6. Flogging Molly
Celtic punk isn’t for the critics, and neither is Flogging Molly. Nothing about Flogging Molly is very original, but it is a lot of fun. The sand that lined the floor was in the air and in my lungs by the time these guys finished their high-energy set. This set included their most well-known song “Seven Deadly Sins” as well as a Bob Dylan cover. Flogging Molly didn’t show up to promote any new music, but they did have a blast, as did I and the many other people who witnessed them perform.
5. St. Vincent
Anyone who knows me knows about my year-long crush on Annie Clark, the brains behind St. Vincent. And when I finally got to witness her perform music live in front of my eyes, I was not at all disappointed. Everything about this performance was everything I could’ve wanted from a St. Vincent show and more. She played mostly songs from her amazing 3rd album Strange Mercy, but threw in a couple songs from her first two albums. The set was full of energy, as well as beauty and intensity. And the way she plays that guitar… I could go on forever about how great of a musician this woman is. Bottom line is, you need to see her live if you want a great show.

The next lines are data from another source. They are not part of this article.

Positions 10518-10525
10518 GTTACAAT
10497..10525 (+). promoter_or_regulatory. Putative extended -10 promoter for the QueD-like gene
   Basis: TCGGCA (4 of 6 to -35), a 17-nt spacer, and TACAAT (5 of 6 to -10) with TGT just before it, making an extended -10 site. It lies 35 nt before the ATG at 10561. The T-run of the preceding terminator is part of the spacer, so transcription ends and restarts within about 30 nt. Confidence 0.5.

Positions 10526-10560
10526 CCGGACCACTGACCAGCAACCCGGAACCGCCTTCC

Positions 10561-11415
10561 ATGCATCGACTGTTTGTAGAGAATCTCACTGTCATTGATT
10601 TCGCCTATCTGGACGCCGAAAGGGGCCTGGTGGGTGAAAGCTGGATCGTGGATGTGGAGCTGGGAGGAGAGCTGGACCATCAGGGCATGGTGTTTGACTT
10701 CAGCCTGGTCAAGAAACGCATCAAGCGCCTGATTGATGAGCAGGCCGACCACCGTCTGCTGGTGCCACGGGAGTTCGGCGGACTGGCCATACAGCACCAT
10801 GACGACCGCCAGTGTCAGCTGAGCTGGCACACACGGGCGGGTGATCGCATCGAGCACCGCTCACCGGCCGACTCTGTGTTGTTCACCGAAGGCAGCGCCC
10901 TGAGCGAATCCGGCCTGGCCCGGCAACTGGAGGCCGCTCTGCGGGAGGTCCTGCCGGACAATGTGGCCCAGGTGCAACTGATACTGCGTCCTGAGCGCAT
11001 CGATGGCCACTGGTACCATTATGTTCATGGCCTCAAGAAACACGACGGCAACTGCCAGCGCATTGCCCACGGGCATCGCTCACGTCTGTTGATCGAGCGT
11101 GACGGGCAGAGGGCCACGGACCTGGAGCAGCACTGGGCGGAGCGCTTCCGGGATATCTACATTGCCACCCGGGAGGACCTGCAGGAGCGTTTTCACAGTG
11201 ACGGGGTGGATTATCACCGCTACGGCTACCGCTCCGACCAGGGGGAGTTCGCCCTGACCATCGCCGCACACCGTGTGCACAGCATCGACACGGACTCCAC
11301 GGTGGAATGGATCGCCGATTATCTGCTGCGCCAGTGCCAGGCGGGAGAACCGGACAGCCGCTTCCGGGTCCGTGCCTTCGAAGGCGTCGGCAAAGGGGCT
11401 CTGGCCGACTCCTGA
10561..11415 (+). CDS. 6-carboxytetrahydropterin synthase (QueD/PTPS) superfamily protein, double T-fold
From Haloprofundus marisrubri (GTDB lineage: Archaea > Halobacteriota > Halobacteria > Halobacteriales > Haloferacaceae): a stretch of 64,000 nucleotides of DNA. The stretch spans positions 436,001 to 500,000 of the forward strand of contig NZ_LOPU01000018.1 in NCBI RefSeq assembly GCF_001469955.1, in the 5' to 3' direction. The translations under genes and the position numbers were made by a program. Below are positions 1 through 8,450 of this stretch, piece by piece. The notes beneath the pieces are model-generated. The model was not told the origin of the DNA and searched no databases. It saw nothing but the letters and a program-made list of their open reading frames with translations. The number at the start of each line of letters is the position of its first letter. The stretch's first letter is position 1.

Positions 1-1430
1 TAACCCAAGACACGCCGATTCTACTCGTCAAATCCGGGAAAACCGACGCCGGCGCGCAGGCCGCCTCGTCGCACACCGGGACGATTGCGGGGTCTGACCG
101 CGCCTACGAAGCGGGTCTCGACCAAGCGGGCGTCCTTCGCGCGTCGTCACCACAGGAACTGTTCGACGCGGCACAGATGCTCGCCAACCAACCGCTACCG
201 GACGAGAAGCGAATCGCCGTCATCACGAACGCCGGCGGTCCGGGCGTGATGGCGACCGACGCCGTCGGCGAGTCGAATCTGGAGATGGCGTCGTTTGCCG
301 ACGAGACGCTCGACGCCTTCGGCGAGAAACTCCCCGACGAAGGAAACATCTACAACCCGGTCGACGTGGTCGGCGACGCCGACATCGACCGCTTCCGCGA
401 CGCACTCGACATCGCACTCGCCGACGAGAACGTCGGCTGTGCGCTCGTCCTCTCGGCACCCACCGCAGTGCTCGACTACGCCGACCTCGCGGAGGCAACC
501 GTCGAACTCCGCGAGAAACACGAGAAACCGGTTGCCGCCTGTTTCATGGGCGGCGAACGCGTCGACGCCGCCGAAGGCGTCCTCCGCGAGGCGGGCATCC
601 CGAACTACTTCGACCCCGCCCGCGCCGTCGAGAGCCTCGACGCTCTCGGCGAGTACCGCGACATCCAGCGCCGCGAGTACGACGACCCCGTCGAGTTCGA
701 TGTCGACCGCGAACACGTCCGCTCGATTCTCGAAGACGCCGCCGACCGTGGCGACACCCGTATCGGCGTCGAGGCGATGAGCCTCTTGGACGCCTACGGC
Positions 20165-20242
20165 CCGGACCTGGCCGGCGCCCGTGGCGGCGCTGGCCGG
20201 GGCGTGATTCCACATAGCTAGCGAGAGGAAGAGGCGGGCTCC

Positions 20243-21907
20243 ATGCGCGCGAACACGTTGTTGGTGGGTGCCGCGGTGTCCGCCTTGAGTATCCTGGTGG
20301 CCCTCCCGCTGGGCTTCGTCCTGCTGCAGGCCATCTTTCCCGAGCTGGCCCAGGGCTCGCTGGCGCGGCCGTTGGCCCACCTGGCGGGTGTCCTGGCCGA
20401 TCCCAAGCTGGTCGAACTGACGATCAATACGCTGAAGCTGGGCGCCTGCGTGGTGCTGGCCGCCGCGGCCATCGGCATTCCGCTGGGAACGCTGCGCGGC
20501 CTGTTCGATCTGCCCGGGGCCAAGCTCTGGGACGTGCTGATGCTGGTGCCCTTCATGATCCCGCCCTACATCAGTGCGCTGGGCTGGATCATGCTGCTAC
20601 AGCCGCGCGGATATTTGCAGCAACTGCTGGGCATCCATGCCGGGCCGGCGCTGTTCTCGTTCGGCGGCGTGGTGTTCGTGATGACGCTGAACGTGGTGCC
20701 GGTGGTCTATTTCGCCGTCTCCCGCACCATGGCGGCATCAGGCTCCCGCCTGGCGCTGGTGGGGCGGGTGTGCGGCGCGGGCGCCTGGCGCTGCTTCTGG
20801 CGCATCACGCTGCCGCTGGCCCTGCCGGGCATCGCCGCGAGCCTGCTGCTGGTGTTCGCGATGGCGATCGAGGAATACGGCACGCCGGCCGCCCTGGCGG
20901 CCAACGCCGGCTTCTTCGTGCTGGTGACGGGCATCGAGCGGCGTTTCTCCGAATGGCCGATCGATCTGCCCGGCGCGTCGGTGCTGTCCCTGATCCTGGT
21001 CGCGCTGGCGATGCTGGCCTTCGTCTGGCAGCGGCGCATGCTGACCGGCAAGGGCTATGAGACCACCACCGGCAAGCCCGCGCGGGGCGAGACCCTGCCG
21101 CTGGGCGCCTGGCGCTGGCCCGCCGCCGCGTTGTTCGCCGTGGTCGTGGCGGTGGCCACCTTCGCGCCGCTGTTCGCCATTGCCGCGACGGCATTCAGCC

4. Childish Gambino
Anyone who knows me knows about my man crush on Donald Glover, a standup comedian, writer, actor on the greatest comedy on television “Community,” and rapper. The rapper part of this complicated equation, Childish Gambino, put on a monster of a set at Bonnaroo. He walked on stage with what I can only refer to as “swagger,” wearing a black tanktop that was purposely a bit too big. He led the audience through energetic versions of “Bonfire,” “Freaks and Geeks,” “Heartbeat,” “You See Me,” and plenty more that just turned into sing-a-longs, for lack of a better word. It’s the only real hip hop show I’ve ever been to, and it was a fantastic experience. Gambino isn’t the world’s greatest rapper, but he certainly knows how to handle himself on stage.
Radiohead release some of the most beloved music of the past 15 years. Almost every other album they put out is hailed as a classic: OK Computer, Kid A, In Rainbows, etc.; and if they aren’t hailed as a classic they’re almost always lauded by critics and fans alike. The reception for their most recent release, 2011’s The King of Limbs, wasn’t as positive as it was for some of their other albums, but it still gets better with each listen. Radiohead’s 2006 Bonnaroo performance is often hailed as one of their best, and they without a doubt topped that performance with their 2012 Bonnaroo performance. Although half the set was songs from In Rainbows and The King of Limbs, the 25-song set was one of the greatest things I’ve ever seen. They ended the first encore with Everything In Its Right Place and the second encore with Paranoid Android, two of their most incredible and ambitious works. And not only did they play with energy and emotion, but the lights and the screen display was one of the best of all time. Up there with Phish and Pink Floyd. Speaking of Phish…